Govinda KC treats patients in remote Nepal
Health reform activist Govinda KC, who has been on 17 hunger strikes to pressure the government to make medical care more affordable, has been holding free clinics for patients in hospitals and COVID-19 isolation wards in western Nepal ever since the pandemic started.
KC arrived in Gamgadi on 5 August after walking two days from Jumla, and immediately started free consultations with patients, performing emergency operations at the Mugu District Hospital. He has seen 177 patients since then, and performed three operations.
KC is himself an orthopaedic surgeon, and has made it his life’s mission to make medical care free and accessible to the Nepalis who need it the most. His hunger strikes were protests against government interference in the health sector, and collusion between politicians and tycoons involved in medical education that was driving up costs.
As word spread that KC had arrived at the Mugu District Hospital last week, patients from surrounding villages started pouring into Gamgadi to have relatives examined. He has also been training resident surgeons on surgical procedures.
“For us, he is god,” said 17-year-old Gagan Bham from Rara, whom KC operated on for a fracture in his ankle.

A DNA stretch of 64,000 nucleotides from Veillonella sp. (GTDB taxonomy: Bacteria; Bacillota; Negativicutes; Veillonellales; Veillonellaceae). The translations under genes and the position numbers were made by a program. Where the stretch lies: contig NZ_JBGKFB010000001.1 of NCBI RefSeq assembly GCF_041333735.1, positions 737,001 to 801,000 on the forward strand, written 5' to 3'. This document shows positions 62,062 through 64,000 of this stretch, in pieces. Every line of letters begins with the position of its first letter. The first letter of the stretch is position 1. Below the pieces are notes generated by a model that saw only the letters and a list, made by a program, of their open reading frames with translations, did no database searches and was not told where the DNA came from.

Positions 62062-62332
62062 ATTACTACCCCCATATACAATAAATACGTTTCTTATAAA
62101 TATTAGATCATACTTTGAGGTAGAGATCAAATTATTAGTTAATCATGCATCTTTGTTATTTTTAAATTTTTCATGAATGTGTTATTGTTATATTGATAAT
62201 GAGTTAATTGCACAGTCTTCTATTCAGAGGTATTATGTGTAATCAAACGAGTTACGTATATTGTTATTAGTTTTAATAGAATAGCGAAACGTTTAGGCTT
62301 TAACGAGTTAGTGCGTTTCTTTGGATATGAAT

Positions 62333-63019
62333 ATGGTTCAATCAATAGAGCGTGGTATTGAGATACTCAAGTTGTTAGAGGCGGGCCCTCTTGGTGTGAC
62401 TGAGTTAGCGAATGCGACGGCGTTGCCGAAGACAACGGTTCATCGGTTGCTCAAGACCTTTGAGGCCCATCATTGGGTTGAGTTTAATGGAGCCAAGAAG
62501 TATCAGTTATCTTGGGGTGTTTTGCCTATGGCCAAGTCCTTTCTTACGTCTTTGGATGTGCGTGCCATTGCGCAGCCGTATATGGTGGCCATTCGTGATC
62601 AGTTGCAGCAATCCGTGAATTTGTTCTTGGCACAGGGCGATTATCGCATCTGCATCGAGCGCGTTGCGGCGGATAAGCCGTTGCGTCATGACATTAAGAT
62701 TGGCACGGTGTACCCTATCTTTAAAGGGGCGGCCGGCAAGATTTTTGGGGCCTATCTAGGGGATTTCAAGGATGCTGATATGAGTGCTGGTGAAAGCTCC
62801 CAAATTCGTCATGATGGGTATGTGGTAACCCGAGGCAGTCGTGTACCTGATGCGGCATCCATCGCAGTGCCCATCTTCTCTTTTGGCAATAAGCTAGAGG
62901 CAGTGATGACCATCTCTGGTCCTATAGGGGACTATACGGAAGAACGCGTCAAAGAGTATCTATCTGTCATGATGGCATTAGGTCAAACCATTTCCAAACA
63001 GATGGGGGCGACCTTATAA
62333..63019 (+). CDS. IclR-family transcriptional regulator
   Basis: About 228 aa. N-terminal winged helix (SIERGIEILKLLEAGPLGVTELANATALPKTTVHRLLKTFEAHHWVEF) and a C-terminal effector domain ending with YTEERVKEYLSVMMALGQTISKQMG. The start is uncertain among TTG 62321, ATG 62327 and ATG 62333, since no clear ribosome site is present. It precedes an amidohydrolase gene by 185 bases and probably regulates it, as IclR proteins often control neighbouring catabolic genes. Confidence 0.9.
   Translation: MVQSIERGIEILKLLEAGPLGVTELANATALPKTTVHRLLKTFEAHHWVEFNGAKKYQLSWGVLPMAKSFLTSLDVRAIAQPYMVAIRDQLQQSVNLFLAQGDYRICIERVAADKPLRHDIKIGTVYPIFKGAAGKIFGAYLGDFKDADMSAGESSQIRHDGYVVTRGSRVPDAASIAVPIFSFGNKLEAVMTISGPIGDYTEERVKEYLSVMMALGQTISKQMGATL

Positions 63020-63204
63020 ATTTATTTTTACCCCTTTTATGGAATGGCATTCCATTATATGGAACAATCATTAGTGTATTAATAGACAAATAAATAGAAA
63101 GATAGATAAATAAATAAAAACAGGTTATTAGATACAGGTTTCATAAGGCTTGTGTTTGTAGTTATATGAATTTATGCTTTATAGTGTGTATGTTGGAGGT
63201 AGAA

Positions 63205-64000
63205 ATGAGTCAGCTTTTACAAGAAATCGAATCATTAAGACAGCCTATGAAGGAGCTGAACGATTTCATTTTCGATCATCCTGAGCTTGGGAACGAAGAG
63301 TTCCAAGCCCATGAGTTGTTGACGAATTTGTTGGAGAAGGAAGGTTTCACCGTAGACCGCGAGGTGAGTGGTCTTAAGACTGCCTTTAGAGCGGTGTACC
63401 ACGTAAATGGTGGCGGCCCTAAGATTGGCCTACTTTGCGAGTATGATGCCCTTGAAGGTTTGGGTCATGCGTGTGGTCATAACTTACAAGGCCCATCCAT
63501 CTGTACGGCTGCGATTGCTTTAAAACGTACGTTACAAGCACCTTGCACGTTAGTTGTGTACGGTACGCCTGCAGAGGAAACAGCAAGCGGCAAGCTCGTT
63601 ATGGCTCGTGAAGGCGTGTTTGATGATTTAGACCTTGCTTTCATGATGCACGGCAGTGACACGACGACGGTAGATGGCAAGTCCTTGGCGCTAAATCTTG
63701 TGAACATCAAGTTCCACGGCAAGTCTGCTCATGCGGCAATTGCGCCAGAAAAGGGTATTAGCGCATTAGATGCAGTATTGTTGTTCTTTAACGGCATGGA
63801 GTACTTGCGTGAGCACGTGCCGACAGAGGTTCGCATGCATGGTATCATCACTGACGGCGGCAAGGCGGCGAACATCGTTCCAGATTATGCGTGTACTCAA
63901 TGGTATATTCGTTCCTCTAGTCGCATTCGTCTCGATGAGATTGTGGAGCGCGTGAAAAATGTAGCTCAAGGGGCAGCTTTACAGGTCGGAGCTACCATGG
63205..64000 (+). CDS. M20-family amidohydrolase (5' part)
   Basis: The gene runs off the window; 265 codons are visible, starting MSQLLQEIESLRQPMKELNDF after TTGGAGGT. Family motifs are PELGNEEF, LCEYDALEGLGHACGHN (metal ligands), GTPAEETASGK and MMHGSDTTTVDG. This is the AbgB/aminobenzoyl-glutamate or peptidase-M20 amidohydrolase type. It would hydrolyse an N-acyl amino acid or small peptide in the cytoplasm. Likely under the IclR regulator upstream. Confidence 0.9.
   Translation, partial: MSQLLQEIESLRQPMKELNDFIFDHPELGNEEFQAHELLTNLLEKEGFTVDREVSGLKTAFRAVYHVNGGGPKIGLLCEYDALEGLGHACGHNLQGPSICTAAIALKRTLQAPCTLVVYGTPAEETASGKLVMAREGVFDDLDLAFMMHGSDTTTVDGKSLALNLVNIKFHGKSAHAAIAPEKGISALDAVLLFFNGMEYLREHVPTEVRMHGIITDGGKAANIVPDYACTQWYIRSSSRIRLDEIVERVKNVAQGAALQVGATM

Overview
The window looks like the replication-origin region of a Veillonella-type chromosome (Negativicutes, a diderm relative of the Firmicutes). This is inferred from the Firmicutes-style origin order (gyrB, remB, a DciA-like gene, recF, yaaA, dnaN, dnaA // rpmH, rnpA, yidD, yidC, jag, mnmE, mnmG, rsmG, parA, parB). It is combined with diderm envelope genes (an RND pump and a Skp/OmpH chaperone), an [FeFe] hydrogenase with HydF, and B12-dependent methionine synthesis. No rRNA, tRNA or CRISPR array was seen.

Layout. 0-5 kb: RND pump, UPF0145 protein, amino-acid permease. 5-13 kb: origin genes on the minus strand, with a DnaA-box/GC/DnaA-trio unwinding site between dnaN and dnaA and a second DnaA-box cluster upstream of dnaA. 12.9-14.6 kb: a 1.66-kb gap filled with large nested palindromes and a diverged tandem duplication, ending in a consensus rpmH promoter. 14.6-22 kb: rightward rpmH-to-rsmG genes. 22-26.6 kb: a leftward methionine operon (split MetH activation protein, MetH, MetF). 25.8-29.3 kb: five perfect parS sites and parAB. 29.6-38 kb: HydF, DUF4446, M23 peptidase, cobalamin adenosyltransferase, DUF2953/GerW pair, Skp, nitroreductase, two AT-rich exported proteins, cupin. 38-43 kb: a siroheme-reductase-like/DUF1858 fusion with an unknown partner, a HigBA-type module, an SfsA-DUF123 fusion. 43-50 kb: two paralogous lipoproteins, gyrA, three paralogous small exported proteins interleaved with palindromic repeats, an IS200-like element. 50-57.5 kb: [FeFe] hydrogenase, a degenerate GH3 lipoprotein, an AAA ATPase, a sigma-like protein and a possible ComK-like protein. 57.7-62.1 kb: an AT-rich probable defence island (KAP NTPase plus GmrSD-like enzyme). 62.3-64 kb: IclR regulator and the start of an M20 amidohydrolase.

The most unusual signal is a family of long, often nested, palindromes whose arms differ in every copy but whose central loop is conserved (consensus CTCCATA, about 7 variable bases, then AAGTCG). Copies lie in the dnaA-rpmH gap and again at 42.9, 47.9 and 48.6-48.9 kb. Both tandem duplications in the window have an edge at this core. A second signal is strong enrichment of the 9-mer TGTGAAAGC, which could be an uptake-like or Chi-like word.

Also from Rara is 10-year-old Reshma Bham who had broken her hand while grazing livestock last year. KC operated on her, and straightened out her arm which is now plastered and in a sling.
“We lived up in the mountains and did not have the money get her treated. We were afraid our daughter would be disabled for life, Dr KC was sent here by god,” said Reshma’s mother Danta, who added that she had heard about KC’s arrival by chance on the radio.
After working without a break for 12 hours a day, on Monday KC returned on foot to Jumla. KC has been on a tour of remote northwestern Nepal, where health care is neither accessible not affordable for a majority of people. The need for medical attention has gone up since quarantine centres and isolation wards have been set up for COVID-19 patients in the region, most of whom are returnees from India.
KC has not been welcomed everywhere. Last month, a government health post in Rimi of Dolpo district refused to let the crusading doctor see patients there, saying he did not have government permission. KC nevertheless saw some patients before travelling on to Bajura.
One of KC’s hunger strikes was in Jumla two years ago where he demanded that medical colleges should be opened in every province in Nepal, and he wanted the Karnali Institute of Health Sciences to be the centre for Karnali Province. He broke his hunger strike after government assurances in 2018. But seeing no progress has been made to fulfil that demand, last month in Jumla he threatened to go on another hunger strike.